Effects of joint stabilizers on proprioception and stability
This review regarding the effects of joint stabilizers (JS) on proprioception and stability concluded that the use of compression garments provided an increase in postural stability (level of evidence: 1a) and that taping enhanced postural stability and knee joint proprioception (level of evidence: 1b). These effects were attributed to changes in mechanical musculoskeletal stability, cerebral hemodynamics and muscle activity.
The use of JS (e.g. braces, taping, compression garments) is abundant in various settings and is driven by a purported positive effect on joint stability and proprioception, as measured by outcomes such as joint position sense, balance and joint kinematics. Thus, this review aimed to evaluate the effect of JS in joint stability and proprioception in various body regions and populations.
50 studies involving 1443 subjects were included. Study quality was measured with the PEDro scale. Meta-analysis was performed on pooled studies; heterogeneity and effect sizes were calculated.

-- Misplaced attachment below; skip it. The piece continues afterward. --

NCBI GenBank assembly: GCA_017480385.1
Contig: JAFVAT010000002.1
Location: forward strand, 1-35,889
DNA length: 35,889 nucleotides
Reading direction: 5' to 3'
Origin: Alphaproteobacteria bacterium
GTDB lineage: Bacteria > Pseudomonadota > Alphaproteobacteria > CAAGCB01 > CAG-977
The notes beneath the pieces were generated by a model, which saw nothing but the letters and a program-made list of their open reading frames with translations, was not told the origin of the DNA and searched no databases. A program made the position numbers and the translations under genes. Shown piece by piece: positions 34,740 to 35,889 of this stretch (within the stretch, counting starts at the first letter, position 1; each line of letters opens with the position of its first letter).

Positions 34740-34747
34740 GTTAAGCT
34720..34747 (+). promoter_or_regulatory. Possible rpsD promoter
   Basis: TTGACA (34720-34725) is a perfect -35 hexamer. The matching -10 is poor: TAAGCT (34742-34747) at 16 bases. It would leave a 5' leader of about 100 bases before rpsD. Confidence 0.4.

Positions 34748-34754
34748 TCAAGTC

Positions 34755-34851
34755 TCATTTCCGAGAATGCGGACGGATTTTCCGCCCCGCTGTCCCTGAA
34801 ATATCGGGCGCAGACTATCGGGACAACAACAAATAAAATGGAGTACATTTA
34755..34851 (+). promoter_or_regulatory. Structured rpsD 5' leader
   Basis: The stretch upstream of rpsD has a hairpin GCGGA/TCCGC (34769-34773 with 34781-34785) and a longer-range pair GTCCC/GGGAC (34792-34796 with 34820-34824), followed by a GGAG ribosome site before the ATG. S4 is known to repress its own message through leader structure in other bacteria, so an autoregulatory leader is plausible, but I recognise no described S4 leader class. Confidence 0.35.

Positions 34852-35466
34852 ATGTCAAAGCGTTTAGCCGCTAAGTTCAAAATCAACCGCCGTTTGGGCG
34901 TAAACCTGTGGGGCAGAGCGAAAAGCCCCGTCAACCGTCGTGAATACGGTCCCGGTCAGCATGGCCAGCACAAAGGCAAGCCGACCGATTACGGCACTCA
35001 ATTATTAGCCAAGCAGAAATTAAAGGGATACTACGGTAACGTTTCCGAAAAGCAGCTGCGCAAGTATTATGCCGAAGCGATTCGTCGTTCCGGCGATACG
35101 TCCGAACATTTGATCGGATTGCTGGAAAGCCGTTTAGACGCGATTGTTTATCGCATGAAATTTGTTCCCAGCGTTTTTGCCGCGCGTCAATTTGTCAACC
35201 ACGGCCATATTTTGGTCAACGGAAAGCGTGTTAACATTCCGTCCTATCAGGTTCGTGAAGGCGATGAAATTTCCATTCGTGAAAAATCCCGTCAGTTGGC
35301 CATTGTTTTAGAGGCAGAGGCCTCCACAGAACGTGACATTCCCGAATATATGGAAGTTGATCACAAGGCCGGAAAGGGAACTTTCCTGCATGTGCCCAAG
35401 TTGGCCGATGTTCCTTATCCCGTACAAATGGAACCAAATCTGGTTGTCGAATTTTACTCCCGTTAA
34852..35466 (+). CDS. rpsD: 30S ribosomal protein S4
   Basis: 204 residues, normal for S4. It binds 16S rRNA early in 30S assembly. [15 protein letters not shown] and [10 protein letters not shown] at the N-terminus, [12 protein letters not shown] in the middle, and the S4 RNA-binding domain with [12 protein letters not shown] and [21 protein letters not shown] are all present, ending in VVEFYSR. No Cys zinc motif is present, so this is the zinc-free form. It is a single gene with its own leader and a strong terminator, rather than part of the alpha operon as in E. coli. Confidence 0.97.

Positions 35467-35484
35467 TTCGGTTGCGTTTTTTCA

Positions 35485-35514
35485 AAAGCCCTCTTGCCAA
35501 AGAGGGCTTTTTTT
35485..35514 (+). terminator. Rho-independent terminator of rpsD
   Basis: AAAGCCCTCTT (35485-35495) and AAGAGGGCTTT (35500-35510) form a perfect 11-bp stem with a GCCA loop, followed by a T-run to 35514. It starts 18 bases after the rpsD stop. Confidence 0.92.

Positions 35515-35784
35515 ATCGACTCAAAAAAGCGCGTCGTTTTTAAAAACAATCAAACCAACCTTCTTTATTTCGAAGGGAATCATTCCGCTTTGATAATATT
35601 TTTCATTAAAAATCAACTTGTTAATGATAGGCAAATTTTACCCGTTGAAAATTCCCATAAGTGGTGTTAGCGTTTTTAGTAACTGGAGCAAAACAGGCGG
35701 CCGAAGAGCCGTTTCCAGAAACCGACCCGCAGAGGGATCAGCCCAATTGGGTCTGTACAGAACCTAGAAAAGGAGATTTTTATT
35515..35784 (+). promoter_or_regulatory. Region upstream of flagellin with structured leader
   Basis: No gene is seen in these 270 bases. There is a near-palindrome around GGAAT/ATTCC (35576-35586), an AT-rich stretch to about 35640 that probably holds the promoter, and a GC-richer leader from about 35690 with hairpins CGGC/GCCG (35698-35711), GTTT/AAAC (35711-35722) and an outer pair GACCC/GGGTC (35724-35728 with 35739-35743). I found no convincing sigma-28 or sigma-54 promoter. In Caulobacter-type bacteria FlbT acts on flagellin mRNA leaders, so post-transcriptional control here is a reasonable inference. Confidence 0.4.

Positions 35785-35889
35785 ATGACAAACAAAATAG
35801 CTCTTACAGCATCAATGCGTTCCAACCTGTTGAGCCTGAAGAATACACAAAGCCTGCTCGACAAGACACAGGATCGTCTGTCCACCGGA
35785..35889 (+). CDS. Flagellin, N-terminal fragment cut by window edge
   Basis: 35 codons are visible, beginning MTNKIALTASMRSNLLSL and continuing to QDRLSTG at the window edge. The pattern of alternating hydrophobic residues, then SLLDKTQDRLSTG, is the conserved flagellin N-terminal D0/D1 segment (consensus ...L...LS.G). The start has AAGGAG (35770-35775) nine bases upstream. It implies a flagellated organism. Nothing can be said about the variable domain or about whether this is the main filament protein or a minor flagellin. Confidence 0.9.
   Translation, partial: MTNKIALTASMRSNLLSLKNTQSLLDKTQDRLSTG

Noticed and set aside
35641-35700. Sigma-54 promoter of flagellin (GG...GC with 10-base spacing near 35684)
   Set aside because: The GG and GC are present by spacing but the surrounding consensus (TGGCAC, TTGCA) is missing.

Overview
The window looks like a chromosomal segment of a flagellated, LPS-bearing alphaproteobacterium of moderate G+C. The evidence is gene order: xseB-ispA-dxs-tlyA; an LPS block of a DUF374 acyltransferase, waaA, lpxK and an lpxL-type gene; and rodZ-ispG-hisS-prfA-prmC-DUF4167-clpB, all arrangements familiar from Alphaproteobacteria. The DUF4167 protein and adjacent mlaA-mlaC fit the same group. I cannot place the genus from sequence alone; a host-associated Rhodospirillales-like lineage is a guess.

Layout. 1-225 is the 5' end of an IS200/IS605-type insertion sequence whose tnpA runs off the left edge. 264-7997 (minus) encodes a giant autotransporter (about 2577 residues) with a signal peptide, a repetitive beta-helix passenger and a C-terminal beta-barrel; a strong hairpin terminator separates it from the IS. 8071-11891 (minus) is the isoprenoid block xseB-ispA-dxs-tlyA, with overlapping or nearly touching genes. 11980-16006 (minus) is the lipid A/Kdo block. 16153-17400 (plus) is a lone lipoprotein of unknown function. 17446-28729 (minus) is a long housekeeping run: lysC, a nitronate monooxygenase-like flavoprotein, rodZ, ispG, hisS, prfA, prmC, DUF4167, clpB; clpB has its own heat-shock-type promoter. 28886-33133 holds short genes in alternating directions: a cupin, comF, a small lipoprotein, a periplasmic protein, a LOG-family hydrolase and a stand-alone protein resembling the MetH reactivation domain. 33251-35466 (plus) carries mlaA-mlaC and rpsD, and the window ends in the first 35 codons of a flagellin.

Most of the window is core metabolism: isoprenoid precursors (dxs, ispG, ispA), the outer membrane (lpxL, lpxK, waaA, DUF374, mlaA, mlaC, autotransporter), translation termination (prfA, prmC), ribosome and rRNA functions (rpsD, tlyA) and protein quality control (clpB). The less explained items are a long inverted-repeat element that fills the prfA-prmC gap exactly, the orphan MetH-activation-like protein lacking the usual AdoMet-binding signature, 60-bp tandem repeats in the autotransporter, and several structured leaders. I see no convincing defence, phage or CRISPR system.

The overall results show 30 studies found a positive effect of using JS on proprioception and joint stability, 8 studies found non-significant effects and 10 studies found no effects after using JS.
The meta-analysis revealed that taping has a negligible effect on proprioception in subjects with ankle instability, lumbar braces significantly improved trunk proprioception in healthy subjects, knee compression sleeves had a beneficial effect in joint proprioception, and taping had a beneficial effect in joint stability in subjects with ankle instability.
Together, these results suggest that the use of JS can be beneficial across different conditions and populations.
> From: Ghai et al., Phys Ther Sport 25 (2017) 65-75. All rights reserved to Elsevier Ltd. Click here for the online summary.